Google Data Center FAQ, Part 2

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How big are Google’s data centers?
Google doesn’t disclose the size of individual data center buildings, but journalists have managed to learn details of several sites from site plans filed with local planning boards:

  • In the Dalles, Oregon, Google’s site plan includes three 68,680 square foot data center buildings, a 20,000 square foot administration building, a 16,000 square foot “transient employee dormitory” and an 18,000 square foot facility for cooling towers. The blueprint was obtained by Harpers magazine.
  • The Google data center in Lenoir, North Carolina includes plans for two buildings, according to permits on file with Caldwell County, which describe one 139,797 square foot data center, with a 337,008 square foot structure to follow. The permits say the smaller building will cost $15.4 million, and the larger will cost $24.5 million, according to the records, which were detailed in a Jan. 24 story in the Charlotte Observer (now archived).
  • An aerial photo of the new Google site in Goose Creek, South Carolina shows one nearly-completed building and a cement pad for a second, much larger facility, suggesting a layout consistent with the Lenoir site plans.

Data center operators often standardize some of their construction process. The difference in the square footage reports for the data centers in The Dalles and Lenoir suggest that Google doesn’t standardize a single data center size (at least not on the level of MCI/WorldCom, which once built identical 109,000 square foot data centers in 25 cites). Google spokesman Barry Schnitt says Google data centers are not cookie-cutter designs, as the company is constantly updating its data center design and equipment to take advantage of the latest technological advances and efficiencies.

How much do Google data centers cost?
Each of the four new Google data center projects unveiled in 2007 cost an estimated $600 million. That figure includes capital investment for construction, infrastructure and computers for two data center buildings, according to Schnitt. Each project budget includes two data center facilities, with the option of adding a third, which would require additional expense beyond the $600 million. Those expenses will be realized over time. In its earnings reports, Google reported $1.9 billion in spending on data centers in 2006 and $2.4 billion in 2007.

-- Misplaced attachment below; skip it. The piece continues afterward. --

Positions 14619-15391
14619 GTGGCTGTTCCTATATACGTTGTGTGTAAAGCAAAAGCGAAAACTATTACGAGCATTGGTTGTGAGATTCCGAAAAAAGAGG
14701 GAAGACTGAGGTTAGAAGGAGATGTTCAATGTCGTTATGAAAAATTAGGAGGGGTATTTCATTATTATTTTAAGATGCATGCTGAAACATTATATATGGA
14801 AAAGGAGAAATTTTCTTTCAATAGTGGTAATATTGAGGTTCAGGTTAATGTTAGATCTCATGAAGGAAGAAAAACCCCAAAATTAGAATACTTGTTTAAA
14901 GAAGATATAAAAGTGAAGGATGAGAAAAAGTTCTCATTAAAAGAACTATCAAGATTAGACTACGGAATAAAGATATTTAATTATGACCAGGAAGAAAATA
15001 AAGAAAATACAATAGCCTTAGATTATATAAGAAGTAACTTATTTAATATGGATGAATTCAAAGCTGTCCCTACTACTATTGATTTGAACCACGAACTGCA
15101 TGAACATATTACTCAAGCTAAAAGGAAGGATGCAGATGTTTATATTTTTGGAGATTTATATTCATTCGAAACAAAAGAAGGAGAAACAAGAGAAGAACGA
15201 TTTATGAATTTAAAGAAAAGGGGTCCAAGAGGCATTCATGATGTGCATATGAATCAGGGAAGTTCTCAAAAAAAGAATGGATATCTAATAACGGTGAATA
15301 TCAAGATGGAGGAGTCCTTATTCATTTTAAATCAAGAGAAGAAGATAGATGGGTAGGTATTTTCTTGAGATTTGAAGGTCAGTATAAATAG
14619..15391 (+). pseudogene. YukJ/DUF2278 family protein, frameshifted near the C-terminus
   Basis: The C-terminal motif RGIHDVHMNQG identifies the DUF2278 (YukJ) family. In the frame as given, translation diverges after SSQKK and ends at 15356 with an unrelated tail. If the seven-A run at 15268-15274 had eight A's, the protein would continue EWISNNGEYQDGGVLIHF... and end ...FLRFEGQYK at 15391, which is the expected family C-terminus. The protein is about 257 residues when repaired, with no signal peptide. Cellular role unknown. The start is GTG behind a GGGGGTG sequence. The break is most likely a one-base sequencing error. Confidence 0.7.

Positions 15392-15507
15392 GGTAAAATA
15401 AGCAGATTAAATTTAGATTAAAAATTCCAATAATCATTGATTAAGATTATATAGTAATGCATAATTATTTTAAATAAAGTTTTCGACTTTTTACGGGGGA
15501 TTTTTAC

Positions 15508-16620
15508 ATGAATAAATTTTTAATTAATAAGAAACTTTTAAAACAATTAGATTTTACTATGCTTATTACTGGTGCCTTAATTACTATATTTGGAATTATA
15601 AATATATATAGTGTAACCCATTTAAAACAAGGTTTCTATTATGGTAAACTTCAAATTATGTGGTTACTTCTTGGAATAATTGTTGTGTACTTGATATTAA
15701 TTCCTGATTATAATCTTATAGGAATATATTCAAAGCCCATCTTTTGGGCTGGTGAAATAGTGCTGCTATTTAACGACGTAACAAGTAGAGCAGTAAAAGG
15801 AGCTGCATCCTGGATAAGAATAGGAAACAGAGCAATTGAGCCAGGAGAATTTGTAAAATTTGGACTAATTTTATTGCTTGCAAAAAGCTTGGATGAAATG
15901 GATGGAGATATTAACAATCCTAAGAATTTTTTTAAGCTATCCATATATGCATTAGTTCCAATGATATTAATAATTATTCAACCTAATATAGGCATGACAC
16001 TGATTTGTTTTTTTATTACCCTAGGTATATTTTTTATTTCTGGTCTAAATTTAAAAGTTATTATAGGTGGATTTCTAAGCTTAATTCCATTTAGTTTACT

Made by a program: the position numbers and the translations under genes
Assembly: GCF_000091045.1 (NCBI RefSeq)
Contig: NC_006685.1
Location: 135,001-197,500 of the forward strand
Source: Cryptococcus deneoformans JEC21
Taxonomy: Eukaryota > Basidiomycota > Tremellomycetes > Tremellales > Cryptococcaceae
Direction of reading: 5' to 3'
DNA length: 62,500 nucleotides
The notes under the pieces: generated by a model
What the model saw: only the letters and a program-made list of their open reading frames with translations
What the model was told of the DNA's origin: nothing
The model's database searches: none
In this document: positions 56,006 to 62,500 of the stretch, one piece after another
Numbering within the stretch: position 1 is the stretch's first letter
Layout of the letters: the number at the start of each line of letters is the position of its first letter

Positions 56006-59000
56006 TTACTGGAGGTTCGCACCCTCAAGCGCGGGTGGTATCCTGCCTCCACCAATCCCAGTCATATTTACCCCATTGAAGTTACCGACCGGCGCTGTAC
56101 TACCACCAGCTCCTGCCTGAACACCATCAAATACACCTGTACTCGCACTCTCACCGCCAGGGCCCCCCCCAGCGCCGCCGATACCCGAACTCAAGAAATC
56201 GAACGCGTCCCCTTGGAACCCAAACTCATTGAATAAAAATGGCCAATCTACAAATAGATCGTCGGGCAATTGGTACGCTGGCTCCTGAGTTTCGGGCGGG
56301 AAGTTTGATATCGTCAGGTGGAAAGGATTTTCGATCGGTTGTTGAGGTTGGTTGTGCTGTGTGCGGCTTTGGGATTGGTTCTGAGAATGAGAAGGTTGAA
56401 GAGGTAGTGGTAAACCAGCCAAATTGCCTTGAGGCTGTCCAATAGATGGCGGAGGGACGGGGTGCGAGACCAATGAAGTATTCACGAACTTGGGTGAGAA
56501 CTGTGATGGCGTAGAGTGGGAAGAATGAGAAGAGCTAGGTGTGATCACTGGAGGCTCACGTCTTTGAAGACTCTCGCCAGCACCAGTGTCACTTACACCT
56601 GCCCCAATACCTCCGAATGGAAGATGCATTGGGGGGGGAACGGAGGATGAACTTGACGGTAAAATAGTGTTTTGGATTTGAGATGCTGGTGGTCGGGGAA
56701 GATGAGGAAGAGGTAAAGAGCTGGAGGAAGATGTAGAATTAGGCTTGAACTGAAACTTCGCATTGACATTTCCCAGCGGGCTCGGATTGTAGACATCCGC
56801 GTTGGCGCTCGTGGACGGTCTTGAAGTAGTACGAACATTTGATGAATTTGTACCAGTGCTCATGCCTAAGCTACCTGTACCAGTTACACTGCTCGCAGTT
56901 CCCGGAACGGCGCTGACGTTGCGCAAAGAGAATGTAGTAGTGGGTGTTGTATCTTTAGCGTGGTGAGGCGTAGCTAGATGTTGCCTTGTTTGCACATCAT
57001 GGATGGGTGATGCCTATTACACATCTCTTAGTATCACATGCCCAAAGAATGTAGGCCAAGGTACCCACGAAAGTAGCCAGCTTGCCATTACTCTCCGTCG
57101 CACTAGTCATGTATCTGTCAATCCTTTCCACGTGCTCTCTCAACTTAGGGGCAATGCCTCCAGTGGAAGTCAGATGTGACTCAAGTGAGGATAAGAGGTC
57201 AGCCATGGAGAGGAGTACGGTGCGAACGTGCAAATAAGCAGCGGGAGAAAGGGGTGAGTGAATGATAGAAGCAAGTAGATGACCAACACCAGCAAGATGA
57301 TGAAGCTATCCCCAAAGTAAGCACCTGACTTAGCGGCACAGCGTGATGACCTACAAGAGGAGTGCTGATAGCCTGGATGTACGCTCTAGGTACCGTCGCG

How does Google decide where to build its data centers?
Here are the factors that are known to influence Google’s data center site location process:

  • The availability of large volumes of cheap electricity to power the data centers
  • Google’s commitment to carbon neutrality, which has sharpened its focus on renewable power sources such as wind power and hydro power. The Dalles was chosen primarily for the availability of hydro power from the Columbia River, while the local utility’s wind power program influenced the selection of Council Bluffs, Iowa.
  • The presence of a large supply of water to support the chillers and water towers used to cool Google’s data centers. A number of recent Google data center sites have been next to rivers or lakes.
  • Large parcels of land, which allow for large buffer zones between the data center and nearby roads. This makes the facilities easier to secure, and is consistent with Google’s focus on data center secrecy. Google purchased 215 acres in Lenoir, 520 acres for the Goose Creek project, 800 acres of land in Pryor, and more than 1,200 acres in Council Bluffs. The extra land may also be used for building windmill farms to provide supplemental power at some facilities.
  • Distance to other Google data centers. Google needs lightning-fast response time for its searches, and prizes fast connections between its data centers. While big pipes can help address this requirement, some observers believe Google carefully spaces its data centers to preserve low latency in connections between facilities.
  • Tax incentives. Legislators in North Carolina, South Carolina, Oklahoma and Iowa have all passed measures to provide tax relief to Google.

How much energy do Google data centers use, exactly?
Google’s major data centers are supported by at least 50 megawatts of electric power, with some estimates ranging as high as 103 megawatts – which is what Harpers magazine guesses is the power load for Google’s data center in The Dalles, Oregon. We suspect that estimate is slightly high, as it assumes 500 watts per square foot across the total footprint of the facility – which includes both technical and non-technical space.

By any measure, Google uses a boatload of power. The company has sought to avoid disclosing its power usage in its data centers. Prior to Google’s announcement of its Pryor, Oklahoma project, state legislators passed a law a law exempting municipal power companies from the requirement to report the amount of power used by their largest industrial customers.

There are other data center complexes that use more power than Google’s facilities. Digital Realty Trust has a facility in Chicago that has a 100 megawatt power feed, and a data center campus in Ashburn, Virginia that is wired for 225 megawatts.

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